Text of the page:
My workout regimen is slowly moving up. Yesterday, I biked to the gym and back (3.6 miles total). I swam 1,800 yards in the pool. That’s a little over a mile. I ran a 5K on the treadmill in 24.5 minutes. Swimming has been my largest hurdle. I use other people in the pool as my rabbits for inspiration. Just last week I was barely doing 10 laps without stopping. Over the course of a couple weeks, I pushed myself from 10 laps at a time to 35 laps without stopping yesterday.

When I swim for that long, I hit a point of complete uselessness. All I can do is keep count in my head and concentrate on breathing. Flip turns start getting lazier and lazier the longer I go, and eventually toward the end of the swim, I bail on flipping and just turn at the wall.

What’s a Wittifini?

For those of you who don’t know, Tina’s last name is Serafini, and we jokingly call ourselves “Wittifinis”. A couple months ago, we saw my family and my niece and my sister asked Tina what her last name was. Tina explained that marriage doesn’t automatically change a woman’s last name. It’s a process, and while it’s not too difficult, it’s not simple. Whoever or whatever forbid that Tina should retain her identity despite getting married. Sheesh.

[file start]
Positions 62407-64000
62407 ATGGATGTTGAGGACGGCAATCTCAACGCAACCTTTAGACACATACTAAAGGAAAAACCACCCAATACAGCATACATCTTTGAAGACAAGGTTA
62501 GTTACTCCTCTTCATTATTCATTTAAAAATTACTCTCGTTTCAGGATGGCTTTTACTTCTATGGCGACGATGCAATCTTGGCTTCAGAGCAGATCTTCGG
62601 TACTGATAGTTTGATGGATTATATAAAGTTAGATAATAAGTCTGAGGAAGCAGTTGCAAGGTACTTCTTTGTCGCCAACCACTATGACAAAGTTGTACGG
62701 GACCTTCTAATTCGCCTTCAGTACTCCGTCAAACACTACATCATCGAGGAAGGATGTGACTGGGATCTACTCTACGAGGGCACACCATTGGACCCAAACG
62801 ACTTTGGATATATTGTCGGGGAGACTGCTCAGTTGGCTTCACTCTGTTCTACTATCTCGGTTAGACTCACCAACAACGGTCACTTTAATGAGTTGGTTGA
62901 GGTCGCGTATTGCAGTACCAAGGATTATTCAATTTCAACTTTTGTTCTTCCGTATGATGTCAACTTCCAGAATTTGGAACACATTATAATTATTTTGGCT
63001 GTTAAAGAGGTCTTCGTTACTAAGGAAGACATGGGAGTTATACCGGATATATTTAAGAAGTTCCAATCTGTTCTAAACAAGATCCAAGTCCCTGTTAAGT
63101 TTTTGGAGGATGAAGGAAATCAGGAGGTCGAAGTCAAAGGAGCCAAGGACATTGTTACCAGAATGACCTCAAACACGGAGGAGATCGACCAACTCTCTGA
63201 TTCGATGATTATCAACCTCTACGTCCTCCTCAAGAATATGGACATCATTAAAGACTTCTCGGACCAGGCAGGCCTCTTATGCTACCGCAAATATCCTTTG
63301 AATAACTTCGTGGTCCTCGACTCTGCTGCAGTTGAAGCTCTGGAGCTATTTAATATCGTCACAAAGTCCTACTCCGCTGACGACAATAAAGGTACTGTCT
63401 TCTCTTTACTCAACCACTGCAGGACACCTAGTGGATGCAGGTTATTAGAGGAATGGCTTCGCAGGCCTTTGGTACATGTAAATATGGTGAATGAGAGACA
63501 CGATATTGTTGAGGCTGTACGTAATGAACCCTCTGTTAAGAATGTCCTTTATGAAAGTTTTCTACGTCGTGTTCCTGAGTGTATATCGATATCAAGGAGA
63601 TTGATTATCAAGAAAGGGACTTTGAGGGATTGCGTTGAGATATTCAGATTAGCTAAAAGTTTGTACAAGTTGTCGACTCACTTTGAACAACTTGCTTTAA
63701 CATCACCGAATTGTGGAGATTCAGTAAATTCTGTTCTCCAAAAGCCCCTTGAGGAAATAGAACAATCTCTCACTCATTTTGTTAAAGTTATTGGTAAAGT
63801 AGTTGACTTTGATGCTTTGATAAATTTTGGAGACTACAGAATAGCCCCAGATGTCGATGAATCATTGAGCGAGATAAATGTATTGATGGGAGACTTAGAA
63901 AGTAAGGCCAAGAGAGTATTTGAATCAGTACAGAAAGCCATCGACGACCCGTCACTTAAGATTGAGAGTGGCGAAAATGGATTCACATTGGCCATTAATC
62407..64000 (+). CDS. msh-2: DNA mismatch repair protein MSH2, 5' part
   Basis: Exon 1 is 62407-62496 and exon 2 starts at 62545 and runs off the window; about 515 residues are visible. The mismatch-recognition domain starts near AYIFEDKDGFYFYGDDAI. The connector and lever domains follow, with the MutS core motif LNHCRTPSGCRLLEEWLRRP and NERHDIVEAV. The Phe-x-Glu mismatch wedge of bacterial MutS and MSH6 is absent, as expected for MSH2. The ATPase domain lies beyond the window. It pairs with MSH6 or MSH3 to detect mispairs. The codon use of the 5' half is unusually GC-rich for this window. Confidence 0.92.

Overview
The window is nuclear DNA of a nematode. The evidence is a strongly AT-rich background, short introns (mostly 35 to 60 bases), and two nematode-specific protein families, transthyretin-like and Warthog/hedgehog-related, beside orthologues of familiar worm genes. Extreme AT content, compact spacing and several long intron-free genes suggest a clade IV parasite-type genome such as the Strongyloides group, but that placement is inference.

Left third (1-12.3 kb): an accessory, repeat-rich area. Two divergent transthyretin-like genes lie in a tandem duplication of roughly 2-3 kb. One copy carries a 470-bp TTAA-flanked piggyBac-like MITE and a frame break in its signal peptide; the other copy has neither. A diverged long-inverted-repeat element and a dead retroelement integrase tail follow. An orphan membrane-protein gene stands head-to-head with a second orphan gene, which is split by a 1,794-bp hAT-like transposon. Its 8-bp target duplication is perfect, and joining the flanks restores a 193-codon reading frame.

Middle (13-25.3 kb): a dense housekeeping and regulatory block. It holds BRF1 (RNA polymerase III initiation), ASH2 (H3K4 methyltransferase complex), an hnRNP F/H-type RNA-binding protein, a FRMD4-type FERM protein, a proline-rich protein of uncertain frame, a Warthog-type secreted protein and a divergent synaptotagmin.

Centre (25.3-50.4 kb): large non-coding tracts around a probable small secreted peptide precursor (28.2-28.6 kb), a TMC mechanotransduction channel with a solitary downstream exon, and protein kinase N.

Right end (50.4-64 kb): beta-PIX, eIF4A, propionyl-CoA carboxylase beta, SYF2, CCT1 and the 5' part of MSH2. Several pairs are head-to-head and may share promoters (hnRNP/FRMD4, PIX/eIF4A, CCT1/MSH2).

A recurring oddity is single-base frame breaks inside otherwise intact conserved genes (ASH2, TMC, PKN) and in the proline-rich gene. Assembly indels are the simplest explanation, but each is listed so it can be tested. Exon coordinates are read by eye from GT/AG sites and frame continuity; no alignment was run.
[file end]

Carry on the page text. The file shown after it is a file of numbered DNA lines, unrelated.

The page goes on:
Not being traditional affects our family in ways we find are odd. Of course they think it’s odd too.

Surprisingly, I don’t own Tina, and we find the necessity to adopt the man’s last name as a reference to an era that represents subjugation of women to second-class citizen. It also represents a time when racism was even more severe than it still is today, and it also represents that gay marriage is still considered taboo.

The last name game can suck it.

Should we have kids, Tina claims she’ll take the Witteveen name, which I still find unnecessary. There’s got to be a way to make it work with two last names. I don’t care how long Serafini Witteveen is.

That’s it for an update

It’s been a long time without a personal update. So there you have it. Of course we appreciate all the well wishes and — yes — even the prayers people say they are doing for us. We don’t understand when people edit their words to not include the word prayer. I hear it in my family’s voices all the time and it’s boggles my mind.

I’m the one who’s supposed to edit, which I do constantly. Little do they know how far out of my way I go not to say so many things. I know they do the same thing, but they refuse to talk to me about atheism, so it just makes for some awkward moments.

For the most part, this is the only place I discuss atheism. I don’t know many non-believers, so my community is here. So thanks again or in advance. You’re the best.

If you’re curious about anything else, you best write a question in the comments.